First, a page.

Social inequality, the 1%, and why your rent is so high

Professor Danny Dorling, University of Oxford

This talk was given at the networking event on the eve of the conference in the Hadyn Ellis Building at Cardiff University. On this page you can view the abstract, the slides, a video recording of the talk and an archive of the social media discussion.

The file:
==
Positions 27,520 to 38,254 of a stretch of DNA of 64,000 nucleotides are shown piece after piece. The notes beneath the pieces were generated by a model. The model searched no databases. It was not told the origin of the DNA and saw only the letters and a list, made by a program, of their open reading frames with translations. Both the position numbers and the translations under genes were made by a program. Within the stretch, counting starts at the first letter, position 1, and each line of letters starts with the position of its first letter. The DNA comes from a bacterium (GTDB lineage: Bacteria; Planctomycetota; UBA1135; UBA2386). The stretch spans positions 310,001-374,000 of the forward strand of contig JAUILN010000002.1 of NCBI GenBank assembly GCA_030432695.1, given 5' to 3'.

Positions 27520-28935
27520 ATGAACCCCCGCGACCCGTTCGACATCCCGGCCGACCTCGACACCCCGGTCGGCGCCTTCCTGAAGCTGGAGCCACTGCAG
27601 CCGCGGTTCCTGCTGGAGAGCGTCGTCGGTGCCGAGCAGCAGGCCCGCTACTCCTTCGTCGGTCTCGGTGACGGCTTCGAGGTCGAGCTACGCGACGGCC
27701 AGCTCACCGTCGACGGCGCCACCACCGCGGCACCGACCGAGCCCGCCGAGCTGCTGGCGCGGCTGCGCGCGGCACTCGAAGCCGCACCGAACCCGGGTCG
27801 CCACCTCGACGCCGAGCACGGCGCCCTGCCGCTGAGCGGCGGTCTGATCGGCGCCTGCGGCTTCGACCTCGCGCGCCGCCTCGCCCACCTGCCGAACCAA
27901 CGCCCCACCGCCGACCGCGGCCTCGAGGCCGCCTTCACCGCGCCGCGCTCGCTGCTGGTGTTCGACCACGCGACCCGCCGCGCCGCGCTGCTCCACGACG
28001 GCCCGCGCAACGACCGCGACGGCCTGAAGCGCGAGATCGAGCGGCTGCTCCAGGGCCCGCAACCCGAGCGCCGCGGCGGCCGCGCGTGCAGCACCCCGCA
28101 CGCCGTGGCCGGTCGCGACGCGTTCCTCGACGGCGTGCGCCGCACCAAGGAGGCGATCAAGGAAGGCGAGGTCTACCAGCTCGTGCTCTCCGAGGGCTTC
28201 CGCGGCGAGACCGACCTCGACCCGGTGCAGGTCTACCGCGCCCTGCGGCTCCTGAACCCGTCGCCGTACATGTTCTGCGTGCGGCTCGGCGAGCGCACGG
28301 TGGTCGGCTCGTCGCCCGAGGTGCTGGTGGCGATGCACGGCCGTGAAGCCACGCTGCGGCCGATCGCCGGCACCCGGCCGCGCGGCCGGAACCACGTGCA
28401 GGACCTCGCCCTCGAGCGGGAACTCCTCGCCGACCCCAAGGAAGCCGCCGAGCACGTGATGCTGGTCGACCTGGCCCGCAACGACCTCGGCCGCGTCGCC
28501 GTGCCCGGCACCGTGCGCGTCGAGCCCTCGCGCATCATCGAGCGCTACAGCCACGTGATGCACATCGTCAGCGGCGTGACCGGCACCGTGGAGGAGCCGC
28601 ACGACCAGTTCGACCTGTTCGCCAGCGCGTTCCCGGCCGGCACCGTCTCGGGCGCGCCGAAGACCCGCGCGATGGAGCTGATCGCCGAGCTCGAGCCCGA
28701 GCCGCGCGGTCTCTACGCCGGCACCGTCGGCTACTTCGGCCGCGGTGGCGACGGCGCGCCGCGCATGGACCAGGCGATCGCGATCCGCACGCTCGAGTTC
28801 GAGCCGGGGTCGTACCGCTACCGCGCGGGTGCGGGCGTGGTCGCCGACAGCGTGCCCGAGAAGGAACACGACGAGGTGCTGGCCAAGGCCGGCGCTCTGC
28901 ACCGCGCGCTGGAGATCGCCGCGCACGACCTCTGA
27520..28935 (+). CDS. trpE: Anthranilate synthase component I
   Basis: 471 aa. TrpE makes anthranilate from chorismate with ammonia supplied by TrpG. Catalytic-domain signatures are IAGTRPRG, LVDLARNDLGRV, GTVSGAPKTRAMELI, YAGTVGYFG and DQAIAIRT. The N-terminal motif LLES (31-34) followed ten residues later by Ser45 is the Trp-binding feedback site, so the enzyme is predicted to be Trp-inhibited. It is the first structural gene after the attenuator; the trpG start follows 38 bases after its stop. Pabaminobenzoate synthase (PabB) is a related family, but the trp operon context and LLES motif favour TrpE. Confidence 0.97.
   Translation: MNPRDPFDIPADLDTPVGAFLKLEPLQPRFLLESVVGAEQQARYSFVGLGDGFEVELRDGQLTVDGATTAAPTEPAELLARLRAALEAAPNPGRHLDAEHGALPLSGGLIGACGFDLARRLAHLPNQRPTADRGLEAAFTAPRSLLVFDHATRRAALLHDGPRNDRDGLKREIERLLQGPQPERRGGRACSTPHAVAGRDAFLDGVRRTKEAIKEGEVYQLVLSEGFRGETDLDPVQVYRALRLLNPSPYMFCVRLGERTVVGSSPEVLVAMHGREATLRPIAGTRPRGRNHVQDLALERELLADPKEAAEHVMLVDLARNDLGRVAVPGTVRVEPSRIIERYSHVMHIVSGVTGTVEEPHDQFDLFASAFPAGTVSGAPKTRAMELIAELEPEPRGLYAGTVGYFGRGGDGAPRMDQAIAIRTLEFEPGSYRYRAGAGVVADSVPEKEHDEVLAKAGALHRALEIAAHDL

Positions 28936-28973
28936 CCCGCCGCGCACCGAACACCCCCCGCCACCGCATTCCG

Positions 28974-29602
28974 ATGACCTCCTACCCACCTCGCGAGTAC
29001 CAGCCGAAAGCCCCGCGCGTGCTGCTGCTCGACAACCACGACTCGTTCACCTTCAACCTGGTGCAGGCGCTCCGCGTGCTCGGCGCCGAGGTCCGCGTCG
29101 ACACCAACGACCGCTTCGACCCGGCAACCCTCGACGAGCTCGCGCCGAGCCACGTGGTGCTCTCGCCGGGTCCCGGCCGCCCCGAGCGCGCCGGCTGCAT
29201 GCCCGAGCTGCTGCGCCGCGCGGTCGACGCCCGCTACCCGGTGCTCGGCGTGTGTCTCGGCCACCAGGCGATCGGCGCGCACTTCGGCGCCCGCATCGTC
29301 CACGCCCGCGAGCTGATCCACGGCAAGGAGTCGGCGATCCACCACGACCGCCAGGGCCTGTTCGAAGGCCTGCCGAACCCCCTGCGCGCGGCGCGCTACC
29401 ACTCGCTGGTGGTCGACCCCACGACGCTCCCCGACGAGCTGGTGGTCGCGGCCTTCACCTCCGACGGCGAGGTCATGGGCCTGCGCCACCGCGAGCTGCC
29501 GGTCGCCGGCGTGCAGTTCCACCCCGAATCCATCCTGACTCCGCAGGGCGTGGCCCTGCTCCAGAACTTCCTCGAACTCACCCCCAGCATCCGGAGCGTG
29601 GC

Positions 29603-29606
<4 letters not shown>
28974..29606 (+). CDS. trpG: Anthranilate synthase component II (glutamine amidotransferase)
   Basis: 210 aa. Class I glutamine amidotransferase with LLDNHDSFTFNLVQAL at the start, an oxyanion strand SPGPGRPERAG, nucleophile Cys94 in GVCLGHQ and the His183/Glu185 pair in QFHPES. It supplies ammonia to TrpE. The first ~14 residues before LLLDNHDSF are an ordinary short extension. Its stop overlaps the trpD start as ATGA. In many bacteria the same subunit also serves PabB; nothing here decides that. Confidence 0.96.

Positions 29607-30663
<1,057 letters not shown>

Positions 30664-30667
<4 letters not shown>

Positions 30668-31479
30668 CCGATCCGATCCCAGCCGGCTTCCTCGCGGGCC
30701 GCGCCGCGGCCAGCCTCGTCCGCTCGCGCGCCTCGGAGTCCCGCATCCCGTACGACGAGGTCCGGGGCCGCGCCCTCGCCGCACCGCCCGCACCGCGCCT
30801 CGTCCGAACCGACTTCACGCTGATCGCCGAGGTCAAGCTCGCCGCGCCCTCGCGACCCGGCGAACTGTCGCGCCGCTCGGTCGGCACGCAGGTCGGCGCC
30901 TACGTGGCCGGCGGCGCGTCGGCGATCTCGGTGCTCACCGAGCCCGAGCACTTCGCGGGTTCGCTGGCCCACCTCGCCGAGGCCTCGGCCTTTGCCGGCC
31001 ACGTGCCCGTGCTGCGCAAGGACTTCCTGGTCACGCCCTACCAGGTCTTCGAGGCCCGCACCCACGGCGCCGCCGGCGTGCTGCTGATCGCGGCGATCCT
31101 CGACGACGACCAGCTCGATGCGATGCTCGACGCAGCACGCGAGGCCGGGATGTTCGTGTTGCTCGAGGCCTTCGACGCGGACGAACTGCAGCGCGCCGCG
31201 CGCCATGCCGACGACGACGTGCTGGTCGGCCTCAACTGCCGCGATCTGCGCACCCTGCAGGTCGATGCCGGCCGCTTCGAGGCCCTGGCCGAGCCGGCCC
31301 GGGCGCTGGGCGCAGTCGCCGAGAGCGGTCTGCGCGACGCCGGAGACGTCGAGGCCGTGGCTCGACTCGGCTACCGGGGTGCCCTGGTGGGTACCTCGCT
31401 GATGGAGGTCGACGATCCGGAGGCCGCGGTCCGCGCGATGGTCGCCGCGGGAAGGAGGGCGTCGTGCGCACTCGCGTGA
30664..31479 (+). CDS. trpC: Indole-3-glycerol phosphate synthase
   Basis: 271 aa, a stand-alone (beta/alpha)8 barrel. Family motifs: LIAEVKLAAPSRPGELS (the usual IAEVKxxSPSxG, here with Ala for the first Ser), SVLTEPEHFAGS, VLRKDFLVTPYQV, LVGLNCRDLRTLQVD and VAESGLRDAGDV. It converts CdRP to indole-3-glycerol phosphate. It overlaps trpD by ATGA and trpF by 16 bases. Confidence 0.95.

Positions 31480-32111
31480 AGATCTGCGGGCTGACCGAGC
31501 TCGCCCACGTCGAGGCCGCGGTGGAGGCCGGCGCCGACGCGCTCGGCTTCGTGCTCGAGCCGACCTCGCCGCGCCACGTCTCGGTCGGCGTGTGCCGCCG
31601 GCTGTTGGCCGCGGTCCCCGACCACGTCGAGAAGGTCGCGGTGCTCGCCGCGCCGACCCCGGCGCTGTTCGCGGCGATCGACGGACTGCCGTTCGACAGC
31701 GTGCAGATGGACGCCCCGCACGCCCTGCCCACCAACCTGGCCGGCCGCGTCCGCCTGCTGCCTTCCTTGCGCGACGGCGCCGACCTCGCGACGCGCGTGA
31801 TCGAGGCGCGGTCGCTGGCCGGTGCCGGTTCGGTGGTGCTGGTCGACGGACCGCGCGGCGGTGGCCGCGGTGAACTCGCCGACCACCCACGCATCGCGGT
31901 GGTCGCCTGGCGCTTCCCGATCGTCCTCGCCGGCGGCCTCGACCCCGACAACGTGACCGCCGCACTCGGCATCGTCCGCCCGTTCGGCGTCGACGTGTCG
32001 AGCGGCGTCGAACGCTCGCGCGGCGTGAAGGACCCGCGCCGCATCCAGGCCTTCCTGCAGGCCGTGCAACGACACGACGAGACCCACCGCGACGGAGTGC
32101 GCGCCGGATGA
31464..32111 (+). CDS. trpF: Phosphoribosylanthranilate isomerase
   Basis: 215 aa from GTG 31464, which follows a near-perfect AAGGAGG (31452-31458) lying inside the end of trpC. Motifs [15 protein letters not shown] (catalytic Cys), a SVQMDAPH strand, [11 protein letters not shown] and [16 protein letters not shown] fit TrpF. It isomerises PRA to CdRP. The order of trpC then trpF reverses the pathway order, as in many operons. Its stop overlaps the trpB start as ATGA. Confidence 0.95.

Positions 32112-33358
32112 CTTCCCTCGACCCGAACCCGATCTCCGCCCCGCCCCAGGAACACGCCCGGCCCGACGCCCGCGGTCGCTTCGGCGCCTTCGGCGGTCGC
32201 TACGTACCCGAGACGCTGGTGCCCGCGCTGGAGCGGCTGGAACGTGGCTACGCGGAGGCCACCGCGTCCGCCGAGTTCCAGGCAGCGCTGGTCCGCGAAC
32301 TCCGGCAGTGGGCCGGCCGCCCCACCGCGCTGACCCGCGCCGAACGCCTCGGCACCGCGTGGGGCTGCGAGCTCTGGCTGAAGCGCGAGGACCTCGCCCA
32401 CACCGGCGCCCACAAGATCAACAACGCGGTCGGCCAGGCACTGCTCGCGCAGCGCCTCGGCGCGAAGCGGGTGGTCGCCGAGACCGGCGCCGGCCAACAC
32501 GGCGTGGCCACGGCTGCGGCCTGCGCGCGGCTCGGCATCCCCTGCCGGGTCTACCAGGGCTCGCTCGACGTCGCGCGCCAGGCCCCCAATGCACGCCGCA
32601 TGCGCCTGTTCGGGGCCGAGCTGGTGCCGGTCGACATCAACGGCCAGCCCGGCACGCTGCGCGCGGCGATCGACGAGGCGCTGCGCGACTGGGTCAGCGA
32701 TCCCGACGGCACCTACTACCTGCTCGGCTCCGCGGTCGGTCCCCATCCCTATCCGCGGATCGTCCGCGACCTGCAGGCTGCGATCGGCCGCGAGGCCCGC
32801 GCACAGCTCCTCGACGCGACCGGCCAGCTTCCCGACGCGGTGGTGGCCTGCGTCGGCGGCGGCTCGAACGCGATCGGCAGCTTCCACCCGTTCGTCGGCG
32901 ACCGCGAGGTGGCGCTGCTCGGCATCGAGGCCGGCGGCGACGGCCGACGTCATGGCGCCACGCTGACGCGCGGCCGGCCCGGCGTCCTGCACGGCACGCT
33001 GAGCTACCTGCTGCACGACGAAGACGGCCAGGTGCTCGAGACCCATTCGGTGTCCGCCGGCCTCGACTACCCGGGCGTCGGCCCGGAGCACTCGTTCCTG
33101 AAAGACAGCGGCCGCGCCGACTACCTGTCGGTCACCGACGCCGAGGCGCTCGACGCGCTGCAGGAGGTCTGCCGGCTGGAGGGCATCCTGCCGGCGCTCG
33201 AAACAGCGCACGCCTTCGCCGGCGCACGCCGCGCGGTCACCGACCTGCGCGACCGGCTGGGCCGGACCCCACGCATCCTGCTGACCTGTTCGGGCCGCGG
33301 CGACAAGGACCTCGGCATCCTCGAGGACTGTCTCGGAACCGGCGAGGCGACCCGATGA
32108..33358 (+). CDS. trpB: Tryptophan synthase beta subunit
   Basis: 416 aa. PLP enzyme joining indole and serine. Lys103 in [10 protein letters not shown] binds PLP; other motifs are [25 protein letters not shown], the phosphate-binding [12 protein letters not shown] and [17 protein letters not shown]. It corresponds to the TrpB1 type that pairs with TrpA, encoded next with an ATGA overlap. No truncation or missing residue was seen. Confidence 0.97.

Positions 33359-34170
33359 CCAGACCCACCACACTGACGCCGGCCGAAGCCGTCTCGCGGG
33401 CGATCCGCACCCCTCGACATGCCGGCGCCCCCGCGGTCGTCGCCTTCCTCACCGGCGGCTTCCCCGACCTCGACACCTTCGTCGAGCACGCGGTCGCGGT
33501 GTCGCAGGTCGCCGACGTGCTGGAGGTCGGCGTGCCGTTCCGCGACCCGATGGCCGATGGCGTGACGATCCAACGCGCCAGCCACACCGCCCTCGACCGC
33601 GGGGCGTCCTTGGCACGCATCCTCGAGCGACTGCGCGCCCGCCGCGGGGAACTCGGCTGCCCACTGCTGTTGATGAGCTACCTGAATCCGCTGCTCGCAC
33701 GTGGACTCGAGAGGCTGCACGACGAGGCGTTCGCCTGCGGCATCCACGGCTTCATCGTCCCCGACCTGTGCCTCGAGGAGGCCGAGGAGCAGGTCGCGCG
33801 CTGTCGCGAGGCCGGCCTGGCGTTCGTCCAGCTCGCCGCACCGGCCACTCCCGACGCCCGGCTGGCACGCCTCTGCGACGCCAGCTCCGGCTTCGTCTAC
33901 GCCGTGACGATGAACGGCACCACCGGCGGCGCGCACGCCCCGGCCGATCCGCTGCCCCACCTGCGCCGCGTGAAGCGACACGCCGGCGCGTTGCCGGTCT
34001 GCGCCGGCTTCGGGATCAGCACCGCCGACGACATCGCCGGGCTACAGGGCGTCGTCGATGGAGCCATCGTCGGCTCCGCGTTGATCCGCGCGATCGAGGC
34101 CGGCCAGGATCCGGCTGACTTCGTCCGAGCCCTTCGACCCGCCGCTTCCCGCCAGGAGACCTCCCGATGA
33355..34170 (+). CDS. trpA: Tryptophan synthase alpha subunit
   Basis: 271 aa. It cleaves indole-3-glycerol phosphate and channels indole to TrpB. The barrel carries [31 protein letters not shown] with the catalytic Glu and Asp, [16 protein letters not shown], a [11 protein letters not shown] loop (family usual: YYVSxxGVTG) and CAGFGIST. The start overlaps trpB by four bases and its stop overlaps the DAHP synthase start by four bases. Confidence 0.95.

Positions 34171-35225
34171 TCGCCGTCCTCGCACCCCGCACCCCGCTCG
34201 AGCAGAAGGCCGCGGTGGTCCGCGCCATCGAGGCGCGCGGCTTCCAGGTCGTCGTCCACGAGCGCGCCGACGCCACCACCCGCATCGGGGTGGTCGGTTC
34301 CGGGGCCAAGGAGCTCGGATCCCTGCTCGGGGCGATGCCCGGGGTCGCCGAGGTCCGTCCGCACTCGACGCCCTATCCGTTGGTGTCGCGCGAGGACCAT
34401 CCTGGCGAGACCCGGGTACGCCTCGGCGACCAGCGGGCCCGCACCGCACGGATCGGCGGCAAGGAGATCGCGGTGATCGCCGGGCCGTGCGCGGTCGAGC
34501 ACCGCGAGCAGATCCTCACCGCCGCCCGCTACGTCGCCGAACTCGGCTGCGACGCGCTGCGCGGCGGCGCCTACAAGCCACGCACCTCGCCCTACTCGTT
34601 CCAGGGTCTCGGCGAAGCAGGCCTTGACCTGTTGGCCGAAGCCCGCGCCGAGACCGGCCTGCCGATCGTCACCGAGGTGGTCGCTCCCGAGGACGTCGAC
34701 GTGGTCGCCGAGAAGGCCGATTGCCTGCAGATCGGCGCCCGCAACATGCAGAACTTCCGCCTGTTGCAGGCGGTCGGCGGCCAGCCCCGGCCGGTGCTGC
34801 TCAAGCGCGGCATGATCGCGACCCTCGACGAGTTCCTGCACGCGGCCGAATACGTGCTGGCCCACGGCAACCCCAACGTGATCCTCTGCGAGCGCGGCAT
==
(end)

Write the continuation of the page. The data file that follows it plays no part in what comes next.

Often people find it hard to equate the growing income and wealth of the best-off 1% in society with any harm being done to them.  It has become routine to be told that in fact you benefit from the wealth that the best-off 1% miraculously create, the jobs they produce as a result of their wealth creating prowess and the happiness that is sprinkled around and about as a result.  However, when rich nations are compared something odd becomes apparent.  In those countries where the 1% take the most a disproportionately high number of people tend to be imprisoned, much larger numbers struggle on low pay, median pay is lower, housing costs tend to be higher, mental health is – in general – worse and the wealth of much of the population is debt, not wealth.  Levels of debt tend to be highest in affluent countries where the 1% take the most.  And often that debt is taken out to try to secure housing, or just pay other costs when and where rents are so high.  In this talk the largest countries in Europe are compared and the housing situation in the UK discussed.  What kind of a future will you have if you succeed in academia today as compared to how academics fared when Britain was far more economically equitable?  And why – while you’re working towards your goals, is your rent so very high?  And, if you land that plumb academic job, will you ever be able to buy a home?


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